The Joggins fossil cliffs in Nova Scotia have been named by UNESCO to its select list of world heritage sites. Located on the Bay of Fundy, the cliffs were studied by geologists Charles Lyell and Sir Walter Dawson and cited by Charles Darwin in his Origin of Species. The World Heritage Committee has been interested in adding more sites to the World Heritage List that are important as parts of the world's scientific heritage, and this appears to fit that bill!
Members of the World Heritage selection committee voted unanimously in favor of the designation at a meeting in Quebec City on Monday evening. The fossil cliffs are regarded as the best record of life in the Coal Age - 300 million years ago - and are home to enormous fossilized trees and what's believed to be the remains of the world's oldest reptile.UNESCO site designation encompasses a 15-kilometer strip of sea cliffs more than 30 meters high, and a multi-million dollar interpretative center that was opened this year to showcase the area's natural and cultural history.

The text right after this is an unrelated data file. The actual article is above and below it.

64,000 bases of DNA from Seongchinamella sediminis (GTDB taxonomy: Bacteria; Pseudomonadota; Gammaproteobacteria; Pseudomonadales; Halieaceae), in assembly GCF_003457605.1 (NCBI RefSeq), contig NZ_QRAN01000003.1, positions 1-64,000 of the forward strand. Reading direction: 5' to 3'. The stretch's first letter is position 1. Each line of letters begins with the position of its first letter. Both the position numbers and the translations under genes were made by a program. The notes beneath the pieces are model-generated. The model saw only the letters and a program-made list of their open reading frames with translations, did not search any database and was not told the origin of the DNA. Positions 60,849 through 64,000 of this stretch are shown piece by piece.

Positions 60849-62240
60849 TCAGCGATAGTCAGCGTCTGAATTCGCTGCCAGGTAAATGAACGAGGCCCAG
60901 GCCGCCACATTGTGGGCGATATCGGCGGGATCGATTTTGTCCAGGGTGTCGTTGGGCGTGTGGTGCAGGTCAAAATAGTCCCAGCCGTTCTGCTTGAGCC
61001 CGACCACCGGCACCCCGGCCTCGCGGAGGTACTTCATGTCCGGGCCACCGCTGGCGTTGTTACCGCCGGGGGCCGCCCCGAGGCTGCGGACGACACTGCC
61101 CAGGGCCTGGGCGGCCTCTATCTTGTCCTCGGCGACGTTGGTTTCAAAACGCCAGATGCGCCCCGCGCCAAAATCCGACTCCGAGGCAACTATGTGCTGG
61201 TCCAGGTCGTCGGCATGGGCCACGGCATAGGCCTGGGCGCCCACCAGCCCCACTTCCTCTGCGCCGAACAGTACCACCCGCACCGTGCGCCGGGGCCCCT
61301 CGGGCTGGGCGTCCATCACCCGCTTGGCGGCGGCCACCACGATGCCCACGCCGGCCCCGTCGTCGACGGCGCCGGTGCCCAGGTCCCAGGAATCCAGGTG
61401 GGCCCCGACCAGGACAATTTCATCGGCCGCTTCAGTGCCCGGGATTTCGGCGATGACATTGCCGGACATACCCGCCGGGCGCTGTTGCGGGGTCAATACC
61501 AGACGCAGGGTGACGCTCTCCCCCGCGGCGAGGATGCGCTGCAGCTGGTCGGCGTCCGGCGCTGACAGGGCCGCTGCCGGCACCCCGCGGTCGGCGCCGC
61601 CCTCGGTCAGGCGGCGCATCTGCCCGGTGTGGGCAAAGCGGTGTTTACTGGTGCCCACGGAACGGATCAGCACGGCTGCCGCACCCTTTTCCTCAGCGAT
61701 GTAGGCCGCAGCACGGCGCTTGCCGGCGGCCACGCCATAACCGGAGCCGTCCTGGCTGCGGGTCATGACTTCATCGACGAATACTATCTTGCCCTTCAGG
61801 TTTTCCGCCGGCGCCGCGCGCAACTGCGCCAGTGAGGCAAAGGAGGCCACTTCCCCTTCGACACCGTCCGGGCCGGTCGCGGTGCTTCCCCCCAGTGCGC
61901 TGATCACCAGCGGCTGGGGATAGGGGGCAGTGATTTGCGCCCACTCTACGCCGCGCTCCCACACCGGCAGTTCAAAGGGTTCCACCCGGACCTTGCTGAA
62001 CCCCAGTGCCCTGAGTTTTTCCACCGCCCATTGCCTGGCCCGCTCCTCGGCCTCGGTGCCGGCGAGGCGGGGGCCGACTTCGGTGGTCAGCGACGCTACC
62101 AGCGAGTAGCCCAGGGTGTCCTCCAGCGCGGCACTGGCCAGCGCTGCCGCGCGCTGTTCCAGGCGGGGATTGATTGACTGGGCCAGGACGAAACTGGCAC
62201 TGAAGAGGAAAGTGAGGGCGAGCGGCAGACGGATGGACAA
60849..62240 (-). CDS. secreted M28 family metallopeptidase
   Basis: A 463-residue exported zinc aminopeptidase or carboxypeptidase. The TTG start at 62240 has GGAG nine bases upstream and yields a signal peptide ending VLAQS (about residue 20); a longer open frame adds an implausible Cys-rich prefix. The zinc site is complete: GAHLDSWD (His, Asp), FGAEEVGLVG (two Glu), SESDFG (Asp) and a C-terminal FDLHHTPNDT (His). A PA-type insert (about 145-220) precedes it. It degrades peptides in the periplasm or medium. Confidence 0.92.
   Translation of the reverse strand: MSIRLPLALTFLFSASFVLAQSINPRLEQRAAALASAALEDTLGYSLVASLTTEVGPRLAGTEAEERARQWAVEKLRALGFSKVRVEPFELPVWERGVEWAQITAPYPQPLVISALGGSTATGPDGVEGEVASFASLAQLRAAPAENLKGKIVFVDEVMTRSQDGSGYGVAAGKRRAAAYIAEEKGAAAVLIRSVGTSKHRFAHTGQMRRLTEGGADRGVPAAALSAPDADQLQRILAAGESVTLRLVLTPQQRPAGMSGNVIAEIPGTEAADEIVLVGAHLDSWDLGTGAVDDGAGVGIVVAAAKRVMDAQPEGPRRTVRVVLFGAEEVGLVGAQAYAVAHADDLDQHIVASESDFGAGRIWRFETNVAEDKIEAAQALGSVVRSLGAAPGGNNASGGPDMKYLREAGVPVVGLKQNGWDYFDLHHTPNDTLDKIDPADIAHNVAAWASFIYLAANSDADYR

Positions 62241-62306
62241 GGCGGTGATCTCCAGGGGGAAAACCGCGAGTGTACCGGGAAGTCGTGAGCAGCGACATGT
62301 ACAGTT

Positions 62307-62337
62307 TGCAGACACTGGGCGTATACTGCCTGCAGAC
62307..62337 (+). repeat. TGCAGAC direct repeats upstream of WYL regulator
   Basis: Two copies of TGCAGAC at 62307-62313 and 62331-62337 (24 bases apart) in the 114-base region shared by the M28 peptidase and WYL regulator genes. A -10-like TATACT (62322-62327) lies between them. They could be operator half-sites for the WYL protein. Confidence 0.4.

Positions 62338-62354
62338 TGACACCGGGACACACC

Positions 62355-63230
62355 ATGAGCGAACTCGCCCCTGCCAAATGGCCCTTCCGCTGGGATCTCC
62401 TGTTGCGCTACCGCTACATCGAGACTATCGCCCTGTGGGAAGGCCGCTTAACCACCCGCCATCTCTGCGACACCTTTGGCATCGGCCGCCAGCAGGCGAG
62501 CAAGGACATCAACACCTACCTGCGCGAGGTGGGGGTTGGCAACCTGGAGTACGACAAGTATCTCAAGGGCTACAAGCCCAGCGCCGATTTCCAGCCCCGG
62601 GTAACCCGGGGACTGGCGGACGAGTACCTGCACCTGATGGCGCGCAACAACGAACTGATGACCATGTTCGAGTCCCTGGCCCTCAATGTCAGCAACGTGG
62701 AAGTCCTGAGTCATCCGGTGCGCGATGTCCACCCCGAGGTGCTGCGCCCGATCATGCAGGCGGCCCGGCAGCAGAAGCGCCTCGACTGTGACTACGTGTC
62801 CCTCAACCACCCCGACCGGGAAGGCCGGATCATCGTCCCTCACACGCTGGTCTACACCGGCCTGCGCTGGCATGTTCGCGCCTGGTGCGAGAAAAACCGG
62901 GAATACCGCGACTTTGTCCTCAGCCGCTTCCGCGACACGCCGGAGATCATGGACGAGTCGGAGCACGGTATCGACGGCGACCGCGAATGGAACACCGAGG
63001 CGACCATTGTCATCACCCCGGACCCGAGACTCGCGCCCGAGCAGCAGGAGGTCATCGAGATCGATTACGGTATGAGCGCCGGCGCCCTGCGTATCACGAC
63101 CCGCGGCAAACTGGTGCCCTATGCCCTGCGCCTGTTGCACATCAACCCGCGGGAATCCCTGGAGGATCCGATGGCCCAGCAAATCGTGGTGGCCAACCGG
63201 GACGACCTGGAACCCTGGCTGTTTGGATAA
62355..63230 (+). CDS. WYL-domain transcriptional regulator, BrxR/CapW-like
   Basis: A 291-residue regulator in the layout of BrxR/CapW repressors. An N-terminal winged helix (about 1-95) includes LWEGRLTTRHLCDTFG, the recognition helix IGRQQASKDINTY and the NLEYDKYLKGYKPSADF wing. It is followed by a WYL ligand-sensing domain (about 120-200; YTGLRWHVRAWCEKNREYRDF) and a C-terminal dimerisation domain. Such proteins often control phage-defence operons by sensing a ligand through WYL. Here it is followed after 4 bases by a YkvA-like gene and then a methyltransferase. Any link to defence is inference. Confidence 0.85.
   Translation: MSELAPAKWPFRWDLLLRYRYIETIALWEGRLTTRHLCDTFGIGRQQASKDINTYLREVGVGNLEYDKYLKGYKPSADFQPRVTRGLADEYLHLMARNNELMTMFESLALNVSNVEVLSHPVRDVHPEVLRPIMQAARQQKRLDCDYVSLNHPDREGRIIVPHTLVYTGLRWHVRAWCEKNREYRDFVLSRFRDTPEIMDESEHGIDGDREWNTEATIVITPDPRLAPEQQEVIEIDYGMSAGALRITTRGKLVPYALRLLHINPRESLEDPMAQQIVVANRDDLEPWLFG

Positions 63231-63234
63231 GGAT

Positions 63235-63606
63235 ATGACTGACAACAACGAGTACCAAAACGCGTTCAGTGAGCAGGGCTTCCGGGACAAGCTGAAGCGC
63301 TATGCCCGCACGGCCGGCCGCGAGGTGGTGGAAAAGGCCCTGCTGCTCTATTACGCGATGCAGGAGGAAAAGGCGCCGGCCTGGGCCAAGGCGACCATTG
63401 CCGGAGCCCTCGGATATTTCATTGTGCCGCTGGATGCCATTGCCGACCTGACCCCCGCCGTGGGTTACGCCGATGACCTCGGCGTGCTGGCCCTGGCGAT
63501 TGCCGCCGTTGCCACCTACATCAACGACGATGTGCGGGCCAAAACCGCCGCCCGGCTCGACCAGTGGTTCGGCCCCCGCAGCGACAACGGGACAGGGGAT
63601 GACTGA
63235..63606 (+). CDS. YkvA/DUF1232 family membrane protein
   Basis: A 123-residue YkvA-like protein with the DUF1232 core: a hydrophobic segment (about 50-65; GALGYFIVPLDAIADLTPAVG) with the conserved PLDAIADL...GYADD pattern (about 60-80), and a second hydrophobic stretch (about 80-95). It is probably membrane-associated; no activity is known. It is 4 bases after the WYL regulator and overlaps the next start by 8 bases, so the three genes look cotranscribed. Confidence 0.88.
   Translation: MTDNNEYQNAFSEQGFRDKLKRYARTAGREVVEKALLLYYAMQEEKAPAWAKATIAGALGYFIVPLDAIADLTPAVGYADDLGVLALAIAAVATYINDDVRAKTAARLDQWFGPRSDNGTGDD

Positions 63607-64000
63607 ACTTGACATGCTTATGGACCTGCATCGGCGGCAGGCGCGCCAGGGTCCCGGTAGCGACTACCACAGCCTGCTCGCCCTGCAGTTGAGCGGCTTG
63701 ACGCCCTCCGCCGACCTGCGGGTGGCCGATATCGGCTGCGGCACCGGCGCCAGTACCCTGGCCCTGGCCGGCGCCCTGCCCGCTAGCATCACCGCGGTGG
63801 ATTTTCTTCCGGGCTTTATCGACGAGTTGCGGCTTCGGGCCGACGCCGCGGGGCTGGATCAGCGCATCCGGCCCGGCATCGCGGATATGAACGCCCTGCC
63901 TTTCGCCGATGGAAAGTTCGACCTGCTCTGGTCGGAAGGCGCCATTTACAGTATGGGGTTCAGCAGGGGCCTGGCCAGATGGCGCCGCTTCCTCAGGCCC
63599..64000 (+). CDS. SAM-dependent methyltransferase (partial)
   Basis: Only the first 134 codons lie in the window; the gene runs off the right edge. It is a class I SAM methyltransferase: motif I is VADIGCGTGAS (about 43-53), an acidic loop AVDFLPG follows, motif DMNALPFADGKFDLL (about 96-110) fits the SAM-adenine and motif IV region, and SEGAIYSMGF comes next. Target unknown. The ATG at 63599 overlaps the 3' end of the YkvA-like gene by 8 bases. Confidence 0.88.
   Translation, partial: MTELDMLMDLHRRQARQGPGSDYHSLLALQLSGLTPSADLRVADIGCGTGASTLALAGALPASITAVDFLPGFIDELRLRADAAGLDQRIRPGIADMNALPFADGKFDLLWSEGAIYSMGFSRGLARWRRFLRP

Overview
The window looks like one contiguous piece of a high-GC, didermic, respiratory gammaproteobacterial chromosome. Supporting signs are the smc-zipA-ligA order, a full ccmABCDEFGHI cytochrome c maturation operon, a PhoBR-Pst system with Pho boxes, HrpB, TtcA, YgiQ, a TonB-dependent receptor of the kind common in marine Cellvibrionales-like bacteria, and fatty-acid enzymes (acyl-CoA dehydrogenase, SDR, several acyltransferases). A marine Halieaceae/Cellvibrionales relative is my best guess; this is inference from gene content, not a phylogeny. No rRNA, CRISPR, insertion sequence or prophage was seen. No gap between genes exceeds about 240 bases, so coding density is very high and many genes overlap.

"There really isn't anywhere in the world that's as good as Joggins as far as we know," said Martin Gibling, a professor of earth sciences at Dalhousie University in Halifax."It's truly a marvelous place - you can see the entire ancient landscapes of the Earth laid out before you, so to speak."According to the Windsor Star:
Local authorities hope that being added to the World Heritage sites list will give the region an economic boost by making it a tourist destination.
"This decision will have a very significant economic and social impact," said Rhonda Kelly of the Cumberland Regional Economic Development Association.